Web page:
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Spartacus: Blood and Sand, Ep. 1.07: “Great and Unfortunate Things” is a dour turning point

Spartacus: Blood and Sand, Ep. 1.07: “Great and Unfortunate Things” is a dour turning point



Spartacus: Blood and Sand, Season 1: Episode 7 – “Great and Unfortunate Things”
Written by Brent Fletcher & Steven S. DeKnight
Directed by Jesse Warn
Originally aired March 12th, 2010 on Starz

While this episode’s title reminds us that great things are destined for Spartacus, “Great and Unfortunate Things” focuses more on the unfortunate things in the wake of Sura’s murder. The tremors are not limited to Spartacus himself, either. Spartacus as a series has proven to be so much more than its central character that it’s no surprise that nearly everyone’s lives are altered here in a way that doesn’t have to be related to Spartacus’ own demons. One of the episode’s central ideas is how the gods play a role in people’s lives. That lack of autonomy extends throughout this story and shows just how defenseless some people are to their own fates.

Spartacus is, of course, the focal point, but since this is Pietros’ final episode, it makes sense to begin with him. In some sense, it’s a mercy to both the character and the viewers that Pietros doesn’t outlive the hour, since it’s unlikely that he ever learns the truth about Barca before some similar fate befalls him; having to carry around the weight of believing that one’s lover, both in body and spirit, has abandoned oneself is even too much for a story intent on portraying the cruelty of life accurately. Gnaeus’ treatment of Pietros is something that needs no expansion, since there’s little to nothing that alters the nature of it behind closed doors. That said, it’s interesting that we don’t get more scenes from Pietros’ perspective if just to better understand the feelings that he’s struggling with. In many ways, he’s experiencing a kind of grief that aligns him with Spartacus, and perhaps there is more to explore there. Instead, unfortunate things are simply unfortunate things, which is more than enough to make the tone of this episode hard to take in.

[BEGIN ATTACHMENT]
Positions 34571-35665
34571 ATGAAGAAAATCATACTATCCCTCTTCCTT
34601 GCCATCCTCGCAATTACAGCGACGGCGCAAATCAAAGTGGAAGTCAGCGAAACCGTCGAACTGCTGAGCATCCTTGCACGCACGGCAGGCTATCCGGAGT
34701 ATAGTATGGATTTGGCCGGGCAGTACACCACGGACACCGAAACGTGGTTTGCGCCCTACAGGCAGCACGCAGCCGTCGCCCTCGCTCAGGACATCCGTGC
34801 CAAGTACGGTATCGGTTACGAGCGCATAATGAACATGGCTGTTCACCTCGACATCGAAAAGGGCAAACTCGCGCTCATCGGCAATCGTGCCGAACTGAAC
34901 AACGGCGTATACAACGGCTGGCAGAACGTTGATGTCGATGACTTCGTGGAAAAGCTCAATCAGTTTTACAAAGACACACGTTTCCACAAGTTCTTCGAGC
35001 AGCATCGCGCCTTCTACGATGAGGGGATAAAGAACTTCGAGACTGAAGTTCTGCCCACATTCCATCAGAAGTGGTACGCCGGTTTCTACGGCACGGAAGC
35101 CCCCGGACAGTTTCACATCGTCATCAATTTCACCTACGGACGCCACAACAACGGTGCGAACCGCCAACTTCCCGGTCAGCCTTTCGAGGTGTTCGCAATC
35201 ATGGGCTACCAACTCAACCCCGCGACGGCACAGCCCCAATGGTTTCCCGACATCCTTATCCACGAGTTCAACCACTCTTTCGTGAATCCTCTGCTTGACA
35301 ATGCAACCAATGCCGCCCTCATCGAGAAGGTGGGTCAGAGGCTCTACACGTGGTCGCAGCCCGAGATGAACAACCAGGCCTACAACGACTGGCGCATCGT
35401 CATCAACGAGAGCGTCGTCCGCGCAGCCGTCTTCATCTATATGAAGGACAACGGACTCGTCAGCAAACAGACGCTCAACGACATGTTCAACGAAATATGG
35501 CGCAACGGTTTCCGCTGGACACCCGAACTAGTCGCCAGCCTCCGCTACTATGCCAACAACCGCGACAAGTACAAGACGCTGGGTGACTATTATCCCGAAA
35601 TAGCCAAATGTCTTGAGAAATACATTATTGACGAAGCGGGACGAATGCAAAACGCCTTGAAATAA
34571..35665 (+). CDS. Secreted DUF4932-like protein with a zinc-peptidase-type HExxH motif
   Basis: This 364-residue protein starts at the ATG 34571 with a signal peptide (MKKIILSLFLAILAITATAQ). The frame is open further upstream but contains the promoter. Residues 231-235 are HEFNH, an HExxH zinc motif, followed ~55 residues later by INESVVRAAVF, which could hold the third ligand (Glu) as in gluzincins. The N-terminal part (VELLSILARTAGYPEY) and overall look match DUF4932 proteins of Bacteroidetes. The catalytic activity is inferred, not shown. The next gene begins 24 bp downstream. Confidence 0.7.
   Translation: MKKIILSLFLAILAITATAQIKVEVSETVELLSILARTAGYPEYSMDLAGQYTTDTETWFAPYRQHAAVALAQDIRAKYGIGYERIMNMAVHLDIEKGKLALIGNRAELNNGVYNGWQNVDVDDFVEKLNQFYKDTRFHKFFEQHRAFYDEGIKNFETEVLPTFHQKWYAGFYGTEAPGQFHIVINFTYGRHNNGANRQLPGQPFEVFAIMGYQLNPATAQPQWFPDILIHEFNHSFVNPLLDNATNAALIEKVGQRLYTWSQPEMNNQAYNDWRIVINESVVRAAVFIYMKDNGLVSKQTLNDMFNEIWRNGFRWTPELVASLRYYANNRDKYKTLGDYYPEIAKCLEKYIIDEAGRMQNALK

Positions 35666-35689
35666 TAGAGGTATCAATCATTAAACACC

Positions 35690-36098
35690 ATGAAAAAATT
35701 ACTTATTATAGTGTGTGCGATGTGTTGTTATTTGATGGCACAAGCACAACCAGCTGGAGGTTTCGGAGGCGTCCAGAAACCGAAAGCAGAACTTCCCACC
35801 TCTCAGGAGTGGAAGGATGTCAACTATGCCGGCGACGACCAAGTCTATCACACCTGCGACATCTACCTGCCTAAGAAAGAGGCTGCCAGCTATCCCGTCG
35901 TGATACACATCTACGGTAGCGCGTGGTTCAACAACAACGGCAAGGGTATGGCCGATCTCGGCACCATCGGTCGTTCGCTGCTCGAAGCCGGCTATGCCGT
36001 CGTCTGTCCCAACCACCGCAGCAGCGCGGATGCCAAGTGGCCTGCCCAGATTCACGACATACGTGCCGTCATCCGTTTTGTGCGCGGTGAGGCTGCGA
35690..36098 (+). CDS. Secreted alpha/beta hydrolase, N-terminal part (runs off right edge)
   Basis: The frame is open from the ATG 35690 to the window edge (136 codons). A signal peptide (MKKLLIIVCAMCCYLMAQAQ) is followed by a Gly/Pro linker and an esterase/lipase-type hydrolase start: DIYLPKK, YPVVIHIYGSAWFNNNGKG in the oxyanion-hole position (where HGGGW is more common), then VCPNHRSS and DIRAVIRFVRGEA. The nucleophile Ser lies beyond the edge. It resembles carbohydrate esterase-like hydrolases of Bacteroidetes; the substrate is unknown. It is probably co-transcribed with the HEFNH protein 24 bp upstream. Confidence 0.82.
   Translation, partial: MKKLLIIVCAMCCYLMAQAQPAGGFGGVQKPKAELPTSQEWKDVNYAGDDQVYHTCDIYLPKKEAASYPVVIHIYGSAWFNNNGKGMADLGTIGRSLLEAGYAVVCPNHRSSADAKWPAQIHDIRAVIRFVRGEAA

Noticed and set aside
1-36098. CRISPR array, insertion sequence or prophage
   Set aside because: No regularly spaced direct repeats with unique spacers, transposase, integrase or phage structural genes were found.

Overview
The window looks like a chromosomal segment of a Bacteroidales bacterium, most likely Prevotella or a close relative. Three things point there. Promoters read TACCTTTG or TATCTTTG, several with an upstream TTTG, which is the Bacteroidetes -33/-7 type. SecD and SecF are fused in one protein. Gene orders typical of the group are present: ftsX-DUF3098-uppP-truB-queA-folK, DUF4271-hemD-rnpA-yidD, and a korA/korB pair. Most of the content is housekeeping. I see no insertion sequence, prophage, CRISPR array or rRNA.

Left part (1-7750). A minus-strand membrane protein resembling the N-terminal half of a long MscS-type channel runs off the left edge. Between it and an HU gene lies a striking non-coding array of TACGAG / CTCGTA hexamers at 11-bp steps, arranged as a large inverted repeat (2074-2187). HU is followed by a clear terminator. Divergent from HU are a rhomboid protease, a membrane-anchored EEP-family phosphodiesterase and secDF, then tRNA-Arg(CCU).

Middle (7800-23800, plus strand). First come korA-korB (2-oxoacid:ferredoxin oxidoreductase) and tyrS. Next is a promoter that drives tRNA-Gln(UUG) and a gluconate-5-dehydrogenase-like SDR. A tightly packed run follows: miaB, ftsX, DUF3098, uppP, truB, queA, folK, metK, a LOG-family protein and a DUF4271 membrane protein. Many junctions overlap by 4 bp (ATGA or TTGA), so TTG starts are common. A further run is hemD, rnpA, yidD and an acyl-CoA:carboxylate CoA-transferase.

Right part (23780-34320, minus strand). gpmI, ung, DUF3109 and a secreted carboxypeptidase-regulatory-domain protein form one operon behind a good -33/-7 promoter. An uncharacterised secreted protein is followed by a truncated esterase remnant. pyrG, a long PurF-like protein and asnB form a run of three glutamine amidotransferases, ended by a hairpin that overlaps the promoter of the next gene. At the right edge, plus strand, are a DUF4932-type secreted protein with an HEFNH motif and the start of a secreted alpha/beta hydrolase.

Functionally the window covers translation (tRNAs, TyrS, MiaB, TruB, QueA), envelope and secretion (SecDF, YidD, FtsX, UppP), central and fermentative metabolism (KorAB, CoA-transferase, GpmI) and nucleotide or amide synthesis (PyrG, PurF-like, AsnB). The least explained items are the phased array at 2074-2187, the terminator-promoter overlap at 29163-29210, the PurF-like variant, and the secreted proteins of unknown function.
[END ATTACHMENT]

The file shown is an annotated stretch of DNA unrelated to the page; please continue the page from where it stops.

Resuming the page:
What pushes it over the edge, though, is how we get Aurelia–Varro’s wife–in the aftermath of losing Sura. Varro continues to differentiate himself from the typical gladiator by not following the path of violence that Gnaeus takes to take advantage of a situation or to express feelings. Varro is certainly hurt at the situation Aurelia has found herself in, but it’s implied that his pain is more keenly directed at himself than at her. Had she not asked him where he was for all of this as Titus was forcing himself upon her, Varro’s reaction still makes sense for his character: rather than punishing those around him, he punishes himself. He does speak brash words towards Spartacus but immediately takes them back, retreating into self-pity and dice, the vice that found him in the ludus to begin with. Although Crixus has been built more strongly as the point of comparison and contrast to Spartacus, Varro is certainly not far behind; bringing in interactions with his wife while Spartacus has to look on after losing his own wife makes those parallels more explicit. And, if history has a way of echoing in the halls of Spartacus, it doesn’t bode well for Varro’s family.